Why do this? I speculate that the sort of person willing to pay the roughly $300 required to personalize one of the original Kicksat Sprite spacecraft would pay more to immortalize his or her unique genome and transmit it into space. Maybe such a person would count on the benevolent, curious, alien civilization that finds this personalized Sprite to try to reconstruct that human from the data and from the DNA sample. Maybe it’s just an ego trip. But I believe that this idea has just as good business prospects as Celestis, and it offers a more optimistic perspective: your body can live on, and maybe even seed the solar system.

After all, life may have started on Earth thanks to an infection from an asteroid impact. DNA may be a very common thing throughout the universe. Here’s our chance to pay it forward.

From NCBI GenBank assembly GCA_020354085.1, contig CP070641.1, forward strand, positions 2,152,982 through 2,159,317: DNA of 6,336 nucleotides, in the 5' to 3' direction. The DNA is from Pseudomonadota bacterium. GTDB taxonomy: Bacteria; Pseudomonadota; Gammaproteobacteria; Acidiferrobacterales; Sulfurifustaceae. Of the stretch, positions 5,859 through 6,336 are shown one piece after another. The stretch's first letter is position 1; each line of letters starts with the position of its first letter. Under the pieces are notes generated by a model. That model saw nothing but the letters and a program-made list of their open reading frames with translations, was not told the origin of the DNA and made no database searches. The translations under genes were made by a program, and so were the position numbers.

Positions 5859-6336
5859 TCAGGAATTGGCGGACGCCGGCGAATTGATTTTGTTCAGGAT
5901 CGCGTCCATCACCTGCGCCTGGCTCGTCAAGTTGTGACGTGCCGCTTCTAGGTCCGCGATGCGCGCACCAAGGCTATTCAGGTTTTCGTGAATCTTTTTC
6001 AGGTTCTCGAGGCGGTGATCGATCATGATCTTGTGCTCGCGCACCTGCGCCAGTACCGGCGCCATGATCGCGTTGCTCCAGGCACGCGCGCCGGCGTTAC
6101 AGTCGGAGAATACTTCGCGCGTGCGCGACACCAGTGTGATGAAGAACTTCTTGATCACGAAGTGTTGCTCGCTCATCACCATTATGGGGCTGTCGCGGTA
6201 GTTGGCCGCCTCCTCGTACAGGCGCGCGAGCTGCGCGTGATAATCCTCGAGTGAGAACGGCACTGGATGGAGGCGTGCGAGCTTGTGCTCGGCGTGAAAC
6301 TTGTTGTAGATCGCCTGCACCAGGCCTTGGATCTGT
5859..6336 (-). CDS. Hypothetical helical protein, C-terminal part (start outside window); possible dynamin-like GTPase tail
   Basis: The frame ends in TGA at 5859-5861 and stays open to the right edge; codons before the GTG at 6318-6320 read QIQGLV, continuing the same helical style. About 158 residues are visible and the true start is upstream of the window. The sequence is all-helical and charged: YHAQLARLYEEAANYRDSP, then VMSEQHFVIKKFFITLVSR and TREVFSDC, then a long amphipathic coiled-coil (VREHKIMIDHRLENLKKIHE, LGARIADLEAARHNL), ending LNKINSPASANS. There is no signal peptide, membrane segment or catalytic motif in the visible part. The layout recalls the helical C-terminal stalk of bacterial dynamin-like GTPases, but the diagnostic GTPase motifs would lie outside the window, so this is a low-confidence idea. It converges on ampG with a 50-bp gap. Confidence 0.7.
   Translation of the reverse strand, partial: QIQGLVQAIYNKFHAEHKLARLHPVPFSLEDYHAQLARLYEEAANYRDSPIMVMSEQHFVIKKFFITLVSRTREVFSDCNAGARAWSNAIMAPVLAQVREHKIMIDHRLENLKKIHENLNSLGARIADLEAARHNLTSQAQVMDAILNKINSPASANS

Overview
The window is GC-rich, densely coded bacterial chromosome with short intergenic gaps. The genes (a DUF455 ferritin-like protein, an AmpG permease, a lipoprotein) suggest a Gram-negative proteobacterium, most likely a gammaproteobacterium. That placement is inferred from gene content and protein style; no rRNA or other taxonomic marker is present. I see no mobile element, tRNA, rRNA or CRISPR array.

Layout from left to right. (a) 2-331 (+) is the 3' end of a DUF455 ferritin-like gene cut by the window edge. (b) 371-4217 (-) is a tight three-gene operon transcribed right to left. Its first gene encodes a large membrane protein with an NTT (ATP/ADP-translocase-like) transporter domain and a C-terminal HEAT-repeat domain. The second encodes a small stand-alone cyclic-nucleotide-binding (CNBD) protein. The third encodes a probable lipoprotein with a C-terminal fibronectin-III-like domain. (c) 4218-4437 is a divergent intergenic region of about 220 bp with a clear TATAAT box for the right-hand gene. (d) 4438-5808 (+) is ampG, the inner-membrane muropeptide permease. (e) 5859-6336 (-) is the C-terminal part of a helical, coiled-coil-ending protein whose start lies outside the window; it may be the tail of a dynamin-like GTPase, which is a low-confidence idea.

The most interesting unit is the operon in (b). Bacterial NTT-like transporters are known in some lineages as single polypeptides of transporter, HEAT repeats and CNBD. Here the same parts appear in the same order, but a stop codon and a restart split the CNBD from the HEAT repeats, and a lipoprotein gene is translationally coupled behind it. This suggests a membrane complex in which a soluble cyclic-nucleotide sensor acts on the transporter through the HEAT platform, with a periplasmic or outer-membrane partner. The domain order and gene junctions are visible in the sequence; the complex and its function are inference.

Silicon Carbide Microdirigible


Venus has a terrifying atmosphere. The pressure is 93 times what we experience on Earth. It’s as hot as a pizza oven. And the air itself is wickedly corrosive, at least near the surface. Spacecraft that land on Venus don’t survive long; a couple of hours is the current record. Still, there’s a motivation to explore this toxic furnace.  Knowing more about the atmosphere can tell us what it takes for an Earth-size planet to support what we think of as life, within the so-called habitable zone of another solar system. With that in mind, consider a new way to conduct planetary science with a pocket-size robotic explorer: a robust, pocket-sized dirigible equipped with a satellite-on-a-chip.